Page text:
Economics: 20pc of ECB bonds yield zero
Published 04/08/2016 | 02:30
One in five company bonds bought by the European Central Bank since June yielded less than zero, the ECB said yesterday, raising questions about whether the bank risks fuelling a market bubble and will need to slow the pace of its purchases.
The ECB has bought €13.2bn worth of corporate debt since it added credit to its shopping list in June, with the aim of lowering borrowing costs for companies to stimulate hiring and investment.
Yields on the bonds it bought ranged from a negative 0.3pc to more than 3pc, with just over 20pc of the total yielding less than zero, the ECB said in its economic bulletin yesterday, publishing details of its purchases for the first time.
Negative-yielding debt bought by the ECB typically includes paper maturing over the next four years and issued by highly-rated or state-backed companies.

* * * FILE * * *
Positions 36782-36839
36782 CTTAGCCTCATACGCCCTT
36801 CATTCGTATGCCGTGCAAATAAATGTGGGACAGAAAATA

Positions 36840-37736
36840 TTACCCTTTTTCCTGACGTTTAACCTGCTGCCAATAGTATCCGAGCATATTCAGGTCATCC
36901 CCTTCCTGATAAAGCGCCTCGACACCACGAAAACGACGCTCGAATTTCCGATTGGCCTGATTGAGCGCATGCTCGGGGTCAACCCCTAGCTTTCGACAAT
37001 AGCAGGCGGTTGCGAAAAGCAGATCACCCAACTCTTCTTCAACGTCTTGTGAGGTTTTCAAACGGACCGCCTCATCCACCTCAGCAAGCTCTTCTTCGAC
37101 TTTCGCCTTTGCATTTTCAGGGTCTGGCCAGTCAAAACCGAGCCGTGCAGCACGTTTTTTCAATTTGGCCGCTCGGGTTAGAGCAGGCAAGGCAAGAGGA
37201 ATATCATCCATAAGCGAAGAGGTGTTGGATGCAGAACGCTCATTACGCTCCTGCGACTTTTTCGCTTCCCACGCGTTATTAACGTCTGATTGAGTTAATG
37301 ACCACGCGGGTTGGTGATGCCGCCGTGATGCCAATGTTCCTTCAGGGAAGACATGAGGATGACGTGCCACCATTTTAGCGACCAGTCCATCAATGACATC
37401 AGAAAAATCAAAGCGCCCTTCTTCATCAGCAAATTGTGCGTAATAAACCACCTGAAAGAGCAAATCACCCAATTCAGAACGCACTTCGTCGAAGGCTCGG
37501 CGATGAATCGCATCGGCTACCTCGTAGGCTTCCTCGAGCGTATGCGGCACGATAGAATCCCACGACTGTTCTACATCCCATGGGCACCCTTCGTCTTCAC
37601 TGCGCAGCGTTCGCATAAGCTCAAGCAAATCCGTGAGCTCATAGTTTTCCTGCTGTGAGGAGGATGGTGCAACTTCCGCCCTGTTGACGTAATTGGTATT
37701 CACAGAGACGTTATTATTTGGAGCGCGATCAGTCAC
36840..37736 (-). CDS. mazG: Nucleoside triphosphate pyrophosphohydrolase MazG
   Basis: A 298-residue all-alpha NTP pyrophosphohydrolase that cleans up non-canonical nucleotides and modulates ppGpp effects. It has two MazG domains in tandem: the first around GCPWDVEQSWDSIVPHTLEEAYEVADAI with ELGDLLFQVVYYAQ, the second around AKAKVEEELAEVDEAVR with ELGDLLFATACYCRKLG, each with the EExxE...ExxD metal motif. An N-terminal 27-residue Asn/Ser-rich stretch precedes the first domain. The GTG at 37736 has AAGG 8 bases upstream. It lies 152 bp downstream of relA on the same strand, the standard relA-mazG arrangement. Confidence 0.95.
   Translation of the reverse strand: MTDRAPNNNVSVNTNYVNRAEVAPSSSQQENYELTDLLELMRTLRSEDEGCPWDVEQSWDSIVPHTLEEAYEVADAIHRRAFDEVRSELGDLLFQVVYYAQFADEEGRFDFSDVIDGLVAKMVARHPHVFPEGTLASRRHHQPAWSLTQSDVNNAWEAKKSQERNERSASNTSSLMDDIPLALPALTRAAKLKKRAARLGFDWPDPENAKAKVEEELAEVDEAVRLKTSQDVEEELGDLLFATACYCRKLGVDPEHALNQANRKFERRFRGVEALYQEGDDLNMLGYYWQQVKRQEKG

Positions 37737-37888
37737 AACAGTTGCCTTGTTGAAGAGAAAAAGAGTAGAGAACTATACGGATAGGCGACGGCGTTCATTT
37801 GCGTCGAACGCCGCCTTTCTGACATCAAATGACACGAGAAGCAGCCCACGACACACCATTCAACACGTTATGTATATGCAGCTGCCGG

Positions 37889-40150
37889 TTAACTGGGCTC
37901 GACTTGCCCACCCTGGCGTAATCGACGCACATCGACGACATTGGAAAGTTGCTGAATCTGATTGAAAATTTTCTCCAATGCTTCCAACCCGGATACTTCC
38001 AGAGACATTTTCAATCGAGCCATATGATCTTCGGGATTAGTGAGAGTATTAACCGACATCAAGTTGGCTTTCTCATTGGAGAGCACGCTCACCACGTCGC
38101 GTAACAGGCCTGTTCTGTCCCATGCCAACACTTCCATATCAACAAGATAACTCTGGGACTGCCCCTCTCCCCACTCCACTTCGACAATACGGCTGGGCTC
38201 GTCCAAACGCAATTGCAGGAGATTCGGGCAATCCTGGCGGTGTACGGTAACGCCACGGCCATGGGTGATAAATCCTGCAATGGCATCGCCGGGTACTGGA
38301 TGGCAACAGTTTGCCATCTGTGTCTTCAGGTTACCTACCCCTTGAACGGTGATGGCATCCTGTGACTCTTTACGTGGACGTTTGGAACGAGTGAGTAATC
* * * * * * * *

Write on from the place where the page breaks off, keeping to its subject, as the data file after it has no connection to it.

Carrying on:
The drop in yields since the programme was announced in March indicated that the ECB had succeeded in lowering interest rates, at least for the large firms that finance themselves on the market.
But it also raised concerns that heavy buying by the central bank was pushing down yields too far, where they may soon no longer reflect the risk of a default by the issuer, weakening market discipline on borrowers and eventually contributing to a bubble.
Around a dozen bonds bought by the ECB, including some paper issued by state-owned German rail operator Deutsche Bahn, already yield less than the so-called risk-free rate, a market benchmark used to gauge the reward investors earn for taking on credit risk, according to UniCredit estimates. (Reuters)